• not everyone would get a licence;
  • this would leave gaps in the market, especially in regional areas, that would require new networked services supply models; and
  • consolidation and rationalisation would occur around licensed providers, giving them  increased market power and a significant market advantage over licence applicants, many of whose applications are still pending.

The ACCC’s plan to allow a collective bargaining class exemption would “provide a ‘safe harbour’, so businesses that qualify can collectively bargain without the risk of breaching competition law”. 

That would significantly offset any increase in market power or competitive advantage that a licenced provider might obtain.

Buyers and sellers of labour hire services should now be thinking strategically about how that offset could be harvested to best advantage to produce service and pricing models, which do not simply drive prices down again to levels that compromise the ability of reputable labour hire providers to meet safety net, decent work, and accommodation standards.

The relationship between sustainable business modelling, bargaining, and labour exploitation was beginning to be explored in the Fels Wage Fairness Panel Inquiry into the 7-Eleven Franchise.

Although there is still much work to be done, the ACCC’s plan is likely to advance the discussion of that relationship … but only if labour hire, contracting, and staffing services providers join the debate.

The ACCC is inviting submissions on its proposed plan by 21 September 2018.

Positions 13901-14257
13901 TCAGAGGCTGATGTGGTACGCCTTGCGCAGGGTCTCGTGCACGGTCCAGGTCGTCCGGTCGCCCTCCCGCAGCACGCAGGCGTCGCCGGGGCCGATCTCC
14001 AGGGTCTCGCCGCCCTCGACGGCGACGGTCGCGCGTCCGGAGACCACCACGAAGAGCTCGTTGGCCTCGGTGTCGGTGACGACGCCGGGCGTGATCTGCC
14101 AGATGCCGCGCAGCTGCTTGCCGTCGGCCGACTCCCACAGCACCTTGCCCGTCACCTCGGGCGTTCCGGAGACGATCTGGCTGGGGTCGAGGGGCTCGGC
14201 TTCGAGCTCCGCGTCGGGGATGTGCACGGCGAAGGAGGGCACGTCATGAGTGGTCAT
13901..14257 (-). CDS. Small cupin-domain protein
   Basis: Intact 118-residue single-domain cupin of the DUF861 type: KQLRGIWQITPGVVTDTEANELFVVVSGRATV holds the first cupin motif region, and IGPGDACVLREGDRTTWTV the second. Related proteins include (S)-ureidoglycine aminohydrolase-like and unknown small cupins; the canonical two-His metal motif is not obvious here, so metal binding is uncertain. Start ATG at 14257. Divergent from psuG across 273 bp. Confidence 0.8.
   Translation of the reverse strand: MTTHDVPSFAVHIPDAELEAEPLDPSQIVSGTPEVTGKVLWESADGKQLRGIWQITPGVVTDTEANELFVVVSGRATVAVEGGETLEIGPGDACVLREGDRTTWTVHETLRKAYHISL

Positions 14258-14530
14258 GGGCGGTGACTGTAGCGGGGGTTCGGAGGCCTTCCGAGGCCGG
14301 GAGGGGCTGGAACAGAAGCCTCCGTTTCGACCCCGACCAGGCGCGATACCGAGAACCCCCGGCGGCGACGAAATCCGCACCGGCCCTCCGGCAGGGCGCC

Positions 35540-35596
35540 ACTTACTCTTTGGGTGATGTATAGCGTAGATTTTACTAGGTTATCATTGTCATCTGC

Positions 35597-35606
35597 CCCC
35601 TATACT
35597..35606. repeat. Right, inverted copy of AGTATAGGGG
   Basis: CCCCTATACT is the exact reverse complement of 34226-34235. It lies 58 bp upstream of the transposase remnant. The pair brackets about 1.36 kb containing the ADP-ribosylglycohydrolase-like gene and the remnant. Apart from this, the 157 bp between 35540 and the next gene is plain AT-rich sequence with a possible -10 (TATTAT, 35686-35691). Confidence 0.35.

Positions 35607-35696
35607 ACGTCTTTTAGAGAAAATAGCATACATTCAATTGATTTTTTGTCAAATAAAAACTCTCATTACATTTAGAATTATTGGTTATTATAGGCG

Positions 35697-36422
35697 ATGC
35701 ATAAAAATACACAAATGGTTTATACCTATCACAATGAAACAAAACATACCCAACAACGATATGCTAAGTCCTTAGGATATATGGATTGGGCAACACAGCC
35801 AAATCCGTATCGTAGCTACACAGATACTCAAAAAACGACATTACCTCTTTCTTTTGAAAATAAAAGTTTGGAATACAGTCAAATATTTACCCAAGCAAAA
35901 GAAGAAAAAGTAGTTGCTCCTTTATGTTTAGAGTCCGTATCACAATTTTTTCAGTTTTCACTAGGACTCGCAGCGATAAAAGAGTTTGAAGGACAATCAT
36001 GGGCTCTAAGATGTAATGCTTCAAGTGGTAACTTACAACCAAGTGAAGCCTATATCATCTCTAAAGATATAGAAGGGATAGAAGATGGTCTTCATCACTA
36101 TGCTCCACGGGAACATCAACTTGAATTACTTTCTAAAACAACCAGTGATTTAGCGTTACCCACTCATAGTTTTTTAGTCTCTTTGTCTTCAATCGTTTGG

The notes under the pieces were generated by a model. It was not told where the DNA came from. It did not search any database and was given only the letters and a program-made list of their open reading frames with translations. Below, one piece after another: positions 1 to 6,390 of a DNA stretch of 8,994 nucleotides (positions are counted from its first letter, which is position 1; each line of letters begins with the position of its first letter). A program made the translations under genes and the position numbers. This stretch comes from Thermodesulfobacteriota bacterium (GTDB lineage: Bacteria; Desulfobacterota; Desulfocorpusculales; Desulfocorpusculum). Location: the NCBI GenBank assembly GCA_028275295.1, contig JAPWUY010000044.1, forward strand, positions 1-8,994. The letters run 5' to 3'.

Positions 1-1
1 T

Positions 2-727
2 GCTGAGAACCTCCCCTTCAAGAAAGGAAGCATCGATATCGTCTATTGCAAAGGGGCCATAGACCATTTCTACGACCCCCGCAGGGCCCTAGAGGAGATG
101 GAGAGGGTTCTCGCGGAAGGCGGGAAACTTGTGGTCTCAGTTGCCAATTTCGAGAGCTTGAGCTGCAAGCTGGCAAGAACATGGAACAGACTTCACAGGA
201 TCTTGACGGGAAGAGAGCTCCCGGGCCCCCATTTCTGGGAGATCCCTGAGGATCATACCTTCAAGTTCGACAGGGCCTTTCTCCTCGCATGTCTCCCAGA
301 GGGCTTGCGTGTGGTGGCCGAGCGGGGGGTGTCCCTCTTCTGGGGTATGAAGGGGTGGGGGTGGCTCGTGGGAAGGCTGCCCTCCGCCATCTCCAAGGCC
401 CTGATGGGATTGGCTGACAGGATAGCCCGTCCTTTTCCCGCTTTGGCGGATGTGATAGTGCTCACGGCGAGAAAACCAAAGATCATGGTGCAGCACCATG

Andrew C. Wood

 

 

 

Independent contractors & incorporated workers: Hair-splitting, fact sensitive inquiries needed under new labour hire licensing laws

The position of independent contractors and incorporated workers under Queensland’s and South Australia’s new labour hire licensing laws is complex and warrants closer attention than it has received to date. Detailed, fact sensitive inquiries into supply arrangements are required; and there will be a lot of “hair-splitting” between now and the time, when these laws are eventually interpreted by the courts.

In this post, I’ll try to explain why; and highlight some of the issues that staffing agencies will need to consider if they are on-hiring independent contractors in either State and need to get on top of the new laws.

Different approaches

First off, there is a difference in approach between Queensland and South Australia – at the moment, at least. That may change, when Queensland finally gets round to making its regulations.

The difference in approach arises not so much from the definition of “worker”, which is essentially the same in both States, as from the way in which the two States have captured the type of supply that is considered to be a supply of labour hire services.

In Queensland, a person provides labour hire services if the person supplies a worker to do work for another person. That casts a very wide net. Queensland has not yet tried to explain what “supplies” means, or to qualify it in any way. It may do so in its regulations, which are yet to be published.

In South Australia, a person provides labour hire services if the person supplies a worker to do work for another person in and as part of that other person’s business or commercial undertaking.

The addition of those words is what makes the difference.

South Australia has been trying, with limited success, to explain what that means and has produced what has been described as quite possibly the longest explanatory note in any Act of Parliament – albeit a note that has virtually no legal effect!

South Australia’s use of the “integration test”